Thursday, November 13, 2014

Data Losses Could be Drastically Reduced with Network Baselining
Posted by - Paula Wheeldon, Marketing Team

The spate of recent large-scale data breaches, where hundreds of millions of records were lost, makes it quite clear that cyber criminals are adept at keeping pace with security technology. Besides the inventive malware they create, they are also able to take advantage of the inevitable software vulnerabilities that crop up. Companies are investing in beefing up gateway inbound security, but even if you can block 99% of malware, you are still leaving an opening for one percent to get through, and that could be all it takes.

Surprisingly, a Ponemon research study found that only 20% of companies employ continuous infection monitoring as part of their security strategies. Yet leveraging continuous outbound monitoring and network anomaly detection is your best bet for mitigating the risk of the evasive malware that is bound to make it past your gateway security. And while many vendors advise adding sandboxing to boost security, cyber criminals are using sophisticated tactics to create signatureless malware that can evade sandboxes -- for instance, malware delivered in harmless pieces, to be reassembled in your network. Or, malware that can detect when it is in a sandbox and go dormant, only to be activated once you let it pass.

Another damaging aspect of data breaches – perhaps the worst part – is the time that elapses between when a breach is made and when it is discovered. In fact, victim companies often were notified of the breach by a third party. Research varies on the average number of days before discovery – anywhere from 43 to 229 – but regardless of the time span, multiple days with no remediation means a lot of private data leaving the network. That’s why diminishing malware dwell time is just as important in reducing data loss, as stopping breaches in the first place.

Network anomaly detection through baselining begins by establishing a baseline for network traffic, using historical data logs. Depending on your industry, multiple baselines may be indicated to compensate for variations in traffic that might occur during weekends, etc. Once you have baselines, measurement parameters and alert triggers established, you must continuously monitor outbound traffic across the full Web stream. When an anomaly is detected, you will be alerted and the traffic stopped, giving you time to investigate and remediate any problems. The concept is simple, and with the right solution in place, you will dramatically reduce data loss without generating false positives. Imagine if Target had lost only 1,000 credit card numbers, instead of 70 million? The story would have centered on how they avoided a devastating data loss, instead of how they incurred one, and they might even have avoided the global publicity.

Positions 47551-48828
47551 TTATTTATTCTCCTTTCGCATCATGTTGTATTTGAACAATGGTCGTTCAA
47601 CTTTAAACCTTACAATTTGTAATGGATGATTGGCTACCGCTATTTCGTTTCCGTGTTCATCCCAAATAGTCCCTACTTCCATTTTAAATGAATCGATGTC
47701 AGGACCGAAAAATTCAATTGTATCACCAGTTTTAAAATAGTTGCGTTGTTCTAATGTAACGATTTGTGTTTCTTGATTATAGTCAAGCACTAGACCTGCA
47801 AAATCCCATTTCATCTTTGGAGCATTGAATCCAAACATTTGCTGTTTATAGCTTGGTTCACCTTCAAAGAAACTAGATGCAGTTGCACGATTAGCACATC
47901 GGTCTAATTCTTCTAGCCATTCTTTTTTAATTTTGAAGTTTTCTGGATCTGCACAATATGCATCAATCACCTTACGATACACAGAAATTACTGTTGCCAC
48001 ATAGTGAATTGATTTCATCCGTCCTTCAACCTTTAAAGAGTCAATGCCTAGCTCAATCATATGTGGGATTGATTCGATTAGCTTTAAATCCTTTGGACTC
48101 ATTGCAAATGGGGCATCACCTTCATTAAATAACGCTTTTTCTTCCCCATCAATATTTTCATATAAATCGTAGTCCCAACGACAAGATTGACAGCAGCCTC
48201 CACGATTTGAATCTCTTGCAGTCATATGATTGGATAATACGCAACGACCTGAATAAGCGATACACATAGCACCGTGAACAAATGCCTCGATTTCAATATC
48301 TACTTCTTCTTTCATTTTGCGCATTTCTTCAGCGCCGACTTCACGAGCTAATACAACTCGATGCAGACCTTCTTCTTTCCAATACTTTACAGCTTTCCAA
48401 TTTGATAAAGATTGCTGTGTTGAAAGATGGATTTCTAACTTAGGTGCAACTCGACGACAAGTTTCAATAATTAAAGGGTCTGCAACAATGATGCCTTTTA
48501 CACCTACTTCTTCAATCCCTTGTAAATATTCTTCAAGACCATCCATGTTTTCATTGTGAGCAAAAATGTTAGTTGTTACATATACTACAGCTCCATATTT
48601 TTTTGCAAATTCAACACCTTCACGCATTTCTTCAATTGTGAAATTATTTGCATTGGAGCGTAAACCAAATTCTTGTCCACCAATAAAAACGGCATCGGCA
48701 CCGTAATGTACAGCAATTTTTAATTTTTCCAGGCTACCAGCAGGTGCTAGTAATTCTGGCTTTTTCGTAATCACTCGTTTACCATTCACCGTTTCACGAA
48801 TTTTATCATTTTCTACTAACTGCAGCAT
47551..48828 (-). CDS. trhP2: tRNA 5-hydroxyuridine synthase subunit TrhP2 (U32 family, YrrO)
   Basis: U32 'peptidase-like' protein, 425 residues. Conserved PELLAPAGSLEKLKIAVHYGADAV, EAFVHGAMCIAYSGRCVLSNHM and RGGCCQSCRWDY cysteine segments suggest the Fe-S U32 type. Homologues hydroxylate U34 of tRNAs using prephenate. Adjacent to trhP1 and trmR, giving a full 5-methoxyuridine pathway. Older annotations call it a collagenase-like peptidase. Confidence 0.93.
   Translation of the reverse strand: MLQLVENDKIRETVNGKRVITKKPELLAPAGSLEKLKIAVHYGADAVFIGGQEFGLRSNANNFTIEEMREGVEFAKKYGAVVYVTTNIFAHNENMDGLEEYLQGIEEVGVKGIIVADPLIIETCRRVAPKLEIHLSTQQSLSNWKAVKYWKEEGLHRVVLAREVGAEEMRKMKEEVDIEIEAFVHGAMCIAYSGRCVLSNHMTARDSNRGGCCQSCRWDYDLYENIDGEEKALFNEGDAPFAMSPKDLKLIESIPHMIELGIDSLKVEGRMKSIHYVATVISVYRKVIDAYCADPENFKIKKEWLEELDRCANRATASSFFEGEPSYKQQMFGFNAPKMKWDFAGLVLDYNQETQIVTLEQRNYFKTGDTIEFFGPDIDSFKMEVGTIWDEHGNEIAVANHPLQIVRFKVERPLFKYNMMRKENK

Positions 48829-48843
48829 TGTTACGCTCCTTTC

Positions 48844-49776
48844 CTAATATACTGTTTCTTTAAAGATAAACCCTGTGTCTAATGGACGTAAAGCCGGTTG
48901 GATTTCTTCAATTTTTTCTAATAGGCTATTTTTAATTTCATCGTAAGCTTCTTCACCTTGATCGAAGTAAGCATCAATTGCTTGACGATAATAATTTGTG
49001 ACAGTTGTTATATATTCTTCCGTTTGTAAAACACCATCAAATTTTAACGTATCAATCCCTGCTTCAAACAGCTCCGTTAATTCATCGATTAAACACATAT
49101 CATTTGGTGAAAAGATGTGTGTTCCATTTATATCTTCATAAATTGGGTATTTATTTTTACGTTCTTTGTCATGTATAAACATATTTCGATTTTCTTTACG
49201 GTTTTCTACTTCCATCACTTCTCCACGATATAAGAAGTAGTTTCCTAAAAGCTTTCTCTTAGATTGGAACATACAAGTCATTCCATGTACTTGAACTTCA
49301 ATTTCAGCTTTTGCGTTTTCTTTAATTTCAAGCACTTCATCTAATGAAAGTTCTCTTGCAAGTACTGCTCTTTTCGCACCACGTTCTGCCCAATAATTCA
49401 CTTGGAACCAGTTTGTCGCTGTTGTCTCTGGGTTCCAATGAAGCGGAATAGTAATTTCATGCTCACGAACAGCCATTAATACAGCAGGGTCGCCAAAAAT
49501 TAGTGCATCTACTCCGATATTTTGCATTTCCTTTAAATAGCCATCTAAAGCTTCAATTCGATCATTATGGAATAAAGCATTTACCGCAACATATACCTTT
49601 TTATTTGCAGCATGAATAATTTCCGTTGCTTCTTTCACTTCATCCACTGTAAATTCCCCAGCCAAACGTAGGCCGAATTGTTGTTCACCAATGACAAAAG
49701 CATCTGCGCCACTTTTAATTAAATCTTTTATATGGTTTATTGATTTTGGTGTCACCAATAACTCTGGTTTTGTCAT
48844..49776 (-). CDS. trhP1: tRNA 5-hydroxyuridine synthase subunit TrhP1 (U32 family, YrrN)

Here are examples of some huge data breaches involving hacker attacks, where baselining would have reduced dwell time and data loss. If you consider that Ponemon Research puts the average cost of a data breach at $188 per record, the financial impact for some of these companies could be in the billions of dollars:

Company Time from breach to discovery Records lost
Home Depot 20 to 24 weeks 56M
JP Morgan Chase 4 to 6 weeks 76M
eBay 4 to 8 weeks 145M
Adobe 2 to 10 weeks 152M

Preventing breaches from occurring is the ideal, but certainly diminishing it with a technique such as network anomaly detection, would drastically reduce the financial and brand damage which affect large and small organizations alike.

Learn more: Watch a new on-demand webcast featuring iboss CEO Paul Martini and and guest, Forrester Research Analysts, Rick Holland: Security for 2015 and Beyond: The Role of Network Baselining in Advanced APT Defense